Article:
Sharkwater, Who Is The Real Killer | Watch The Full Docomentary on G Living

sharkwater 03 Sharkwater, Who Is The Real Killer | Watch The Full Docomentary on G Living

When biologist / filmmaker Rob Stewart set out to document a creature most of us see only in Hollywood movies (or in our worst nightmares), he knew the project would be one of the most difficult in his life. But he never could have imagined the extreme and bizarre nature of those difficulties. In the process of making this emotional and tragic film about the Earth’s most feared predators, he realized that sharks were in fact prey — and that their greatest enemy was mankind.

A lifelong fascination with sharks led Toronto-born Stewart, an experienced diver and underwater photographer, to embark on “Sharkwater”. Along the way, the filmmaker managed to expose and debunk the stereotype of the 4.5 million-year-old stewards of the oceans as bloodthirsty, man-eating monsters and reveal the reality of sharks as a key component to the earth’s circle of life.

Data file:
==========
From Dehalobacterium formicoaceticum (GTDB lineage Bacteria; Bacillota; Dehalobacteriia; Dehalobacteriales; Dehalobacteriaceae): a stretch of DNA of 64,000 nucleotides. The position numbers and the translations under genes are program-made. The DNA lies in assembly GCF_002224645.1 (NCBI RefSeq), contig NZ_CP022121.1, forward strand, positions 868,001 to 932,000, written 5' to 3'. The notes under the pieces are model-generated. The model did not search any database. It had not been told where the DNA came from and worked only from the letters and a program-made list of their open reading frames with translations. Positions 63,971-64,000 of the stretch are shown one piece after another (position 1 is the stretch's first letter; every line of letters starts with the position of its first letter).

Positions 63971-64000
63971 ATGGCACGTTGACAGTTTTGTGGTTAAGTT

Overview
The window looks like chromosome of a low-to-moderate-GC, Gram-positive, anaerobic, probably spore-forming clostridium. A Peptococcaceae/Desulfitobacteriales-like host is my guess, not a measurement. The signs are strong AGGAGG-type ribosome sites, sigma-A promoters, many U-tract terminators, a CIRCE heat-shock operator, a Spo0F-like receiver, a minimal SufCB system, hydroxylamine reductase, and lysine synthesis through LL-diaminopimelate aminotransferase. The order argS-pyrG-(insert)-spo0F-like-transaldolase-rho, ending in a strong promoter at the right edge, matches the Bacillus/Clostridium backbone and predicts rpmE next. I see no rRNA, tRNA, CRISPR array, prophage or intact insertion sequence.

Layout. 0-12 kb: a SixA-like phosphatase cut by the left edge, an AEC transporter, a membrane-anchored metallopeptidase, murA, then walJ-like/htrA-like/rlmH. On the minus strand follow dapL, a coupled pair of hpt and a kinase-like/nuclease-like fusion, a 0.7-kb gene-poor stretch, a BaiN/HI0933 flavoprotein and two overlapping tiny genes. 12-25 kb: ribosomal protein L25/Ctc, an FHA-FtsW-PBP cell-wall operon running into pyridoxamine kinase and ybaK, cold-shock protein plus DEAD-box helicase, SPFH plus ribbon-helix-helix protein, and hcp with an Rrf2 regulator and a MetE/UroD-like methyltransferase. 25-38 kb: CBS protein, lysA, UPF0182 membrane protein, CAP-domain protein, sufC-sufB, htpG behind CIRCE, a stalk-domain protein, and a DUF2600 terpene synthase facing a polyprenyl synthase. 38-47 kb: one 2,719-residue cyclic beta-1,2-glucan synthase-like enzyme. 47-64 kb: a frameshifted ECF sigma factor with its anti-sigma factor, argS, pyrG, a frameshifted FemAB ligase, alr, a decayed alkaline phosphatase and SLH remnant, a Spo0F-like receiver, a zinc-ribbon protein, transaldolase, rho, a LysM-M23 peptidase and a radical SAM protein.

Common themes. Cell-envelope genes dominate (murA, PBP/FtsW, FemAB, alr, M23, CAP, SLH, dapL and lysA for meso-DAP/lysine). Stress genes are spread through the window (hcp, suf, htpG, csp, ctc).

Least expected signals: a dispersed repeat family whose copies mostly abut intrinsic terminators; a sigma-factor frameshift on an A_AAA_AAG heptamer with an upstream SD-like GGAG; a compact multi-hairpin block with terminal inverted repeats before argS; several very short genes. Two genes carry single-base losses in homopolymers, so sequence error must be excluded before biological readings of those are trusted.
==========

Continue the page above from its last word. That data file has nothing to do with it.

But after surviving generation after generation of mass extinctions on this planet, sharks are officially in danger of being wiped out by human greed.

Part One
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Shark Devouring Humans Defy All Measures To Stop Them

dead sharks 100 million a year 04 Shark Devouring Humans Defy All Measures To Stop Them

When sharks attack humans, it’s big news. But what about when it’s the other way around? Not so much. So let’s review the statistics: last year there were 71 “unprovoked attacks” made by sharks on humans which resulted in a single fatality. Compare that with the 100 million sharks killed by humans every year. Despite Spielberg’s best efforts, it seems sharks are the ones that should be afraid of us.

Research from the International Union for the Conservation of Nature reveals, “more than half the world’s ocean-going sharks face extinction in the near future.” And a lot of this boils down to…shark fin soup. Seriously. In Asia, shark fin soup is considered a delicacy and symbol of respect. That’s why a pound of shark fin fetches $300. Then there’s the superstition that shark cartilage cures arthritis and cancer, furthering the illegal poaching and price hikes.

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